Seven of the eight officers of the American Railway Union jailed in connection with the 1894 Pullman strike—standing from left to right: George W. Howard, Martin J. Elliott, Sylvester Keliher; seated: William E. Burns, James Hogan, Roy M. Goodwin Eugene V. Debs; and not shown: L. W. Rogers
Seven of the eight officers of the American Railway Union jailed in connection with the 1894 Pullman strike—standing from left to right: George W. Howard, Martin J. Elliott, Sylvester Keliher; seated: William E. Burns, James Hogan, Roy M. Goodwin Eugene V. Debs; and not shown: L. W. Rogers

The American Railway Union (ARU) was briefly among the largest labor unions of its time and one of the first industrial unions in the United States. Launched at a meeting held in Chicago in February 1893, the ARU won an early victory in a strike on the Great Northern Railroad in the summer of 1893. This successful strike was followed by the bitter 1894 Pullman Strike in which government troops and the power of the judiciary were enlisted against the ARU, ending with the jailing of the union's leadership for six months in 1895 and effectively crushing the organization. The group's blacklisted and dispirited remnants finally disbanded the organization via amalgamation into the Social Democracy of America (SDA) at its founding convention in June 1897.

Organizational history


Volition for a formation of an industrial union uniting all branches of the railroad industry began in the early 1890s with the failure of an attempt at loose federation of several railway brotherhoods by Brotherhood of Locomotive Firemen and Enginemen Secretary-Treasurer and Locomotive Firemen's Magazine editor Eugene V. Debs. A new union bringing together all railway workers, regardless of craft or service, was constructed in a series of meetings held in Chicago, Illinois,[1] beginning with a four-hour session held at the Leland Hotel on February 9 and 10, 1893.[2] Headquarters for the new union were to be rented in Chicago.[2]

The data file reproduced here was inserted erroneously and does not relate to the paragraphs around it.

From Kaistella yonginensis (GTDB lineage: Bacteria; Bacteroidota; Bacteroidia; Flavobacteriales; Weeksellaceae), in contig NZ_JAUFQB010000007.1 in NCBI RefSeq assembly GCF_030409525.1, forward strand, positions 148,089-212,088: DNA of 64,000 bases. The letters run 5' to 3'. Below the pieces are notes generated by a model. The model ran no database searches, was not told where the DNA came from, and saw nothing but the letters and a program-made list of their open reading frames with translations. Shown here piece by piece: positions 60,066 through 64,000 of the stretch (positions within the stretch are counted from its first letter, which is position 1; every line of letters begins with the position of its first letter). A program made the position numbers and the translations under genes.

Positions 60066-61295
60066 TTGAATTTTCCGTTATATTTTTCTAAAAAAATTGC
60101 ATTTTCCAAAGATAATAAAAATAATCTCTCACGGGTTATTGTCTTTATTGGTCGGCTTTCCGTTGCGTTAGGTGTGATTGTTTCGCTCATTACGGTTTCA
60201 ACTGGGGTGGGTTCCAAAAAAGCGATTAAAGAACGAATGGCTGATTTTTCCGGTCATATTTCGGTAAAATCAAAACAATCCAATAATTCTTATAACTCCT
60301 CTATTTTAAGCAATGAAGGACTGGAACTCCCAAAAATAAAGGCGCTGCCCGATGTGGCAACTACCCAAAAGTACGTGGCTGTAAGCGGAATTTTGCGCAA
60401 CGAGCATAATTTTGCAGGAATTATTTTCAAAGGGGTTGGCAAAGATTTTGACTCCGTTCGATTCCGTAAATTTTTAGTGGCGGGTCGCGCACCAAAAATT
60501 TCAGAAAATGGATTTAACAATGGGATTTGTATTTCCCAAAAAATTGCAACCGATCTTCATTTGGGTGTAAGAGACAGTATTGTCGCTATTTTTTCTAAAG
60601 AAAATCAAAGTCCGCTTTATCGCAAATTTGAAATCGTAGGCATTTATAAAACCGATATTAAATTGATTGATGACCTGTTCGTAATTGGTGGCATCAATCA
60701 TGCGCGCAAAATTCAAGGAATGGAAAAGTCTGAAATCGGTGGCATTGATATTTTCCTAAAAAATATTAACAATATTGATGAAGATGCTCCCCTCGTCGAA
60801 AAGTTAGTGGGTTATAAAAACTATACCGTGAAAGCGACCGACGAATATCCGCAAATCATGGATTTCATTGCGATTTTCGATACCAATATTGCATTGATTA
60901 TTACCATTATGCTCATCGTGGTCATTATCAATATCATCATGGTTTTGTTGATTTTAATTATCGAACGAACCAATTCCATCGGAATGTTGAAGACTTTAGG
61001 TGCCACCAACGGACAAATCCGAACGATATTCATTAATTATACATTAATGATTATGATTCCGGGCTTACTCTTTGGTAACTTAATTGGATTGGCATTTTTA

This preparatory meeting, chaired by George W. Howard of Oshkosh, Wisconsin, former Grand Chief of the Brotherhood of Railway Conductors, elected a three-person committee to write a constitution and by-laws for the new organization,[2] which was formally launched at a week-long convention attended by 24 delegates representing many of the numerous railway brotherhoods held at Chicago's Greene Hotel from April 11–17, 1893.[3] This gathering formally elected officers for the new union, including Debs as President, Howard as Vice President and Sylvester Keliher (Secretary-Treasurer of the Brotherhood of Railway Carmen) as Secretary-Treasurer of the ARU.[4]

Day-to-day governance was by these three officers as part of a nine-member Board of Directors, which also included W.S. Missemer of the Brotherhood of Railway Carmen, W.H. Sebring of the Order of Railroad Conductors, Frank W. Arnold of the Brotherhood of Locomotive Firemen, Henry Walton of the Brotherhood of Locomotive Engineers, James A. Clark of the Railway Telegraphers and Louis W. Rogers of the magazine Age of Labor.[5]

A convention to introduce the new union to the broader public and to build organizational momentum was scheduled and held in Chicago on June 20, 1893. A mass meeting of railroad employees was held in conjunction with the gathering, meeting at Uhlich's Hall in Chicago at 8 pm, where it was addressed by Eugene Debs and others.[6]


Advertisement for pins and fobs bearing the emblems of the ARU
Advertisement for pins and fobs bearing the emblems of the ARU

The ARU was to be divided into 12 regional districts, each of which maintained a headquarters office in a local urban center.[7] These districts were to in turn be subdivided, apparently on a state basis, with the organization to be governed by annual state conventions and a quadrennial national convention of the entire organization.[7] These national conventions were to choose a governing Board of Directors for the organization and to elect officers.[7]

Only one official national convention of the ARU was held; this convened at Fisher's Hall in Chicago at 10 o'clock on the morning of June 12, 1894.[8] About 400 delegates were in attendance—too many for the venue, which caused the gathering to be immediately moved after convocation to the more spacious room at Uhlich's Hall.[8] There the assembled delegates heard a lengthy keynote address delivered by ARU President Gene Debs before adjourning for additional meetings in secret session.[8]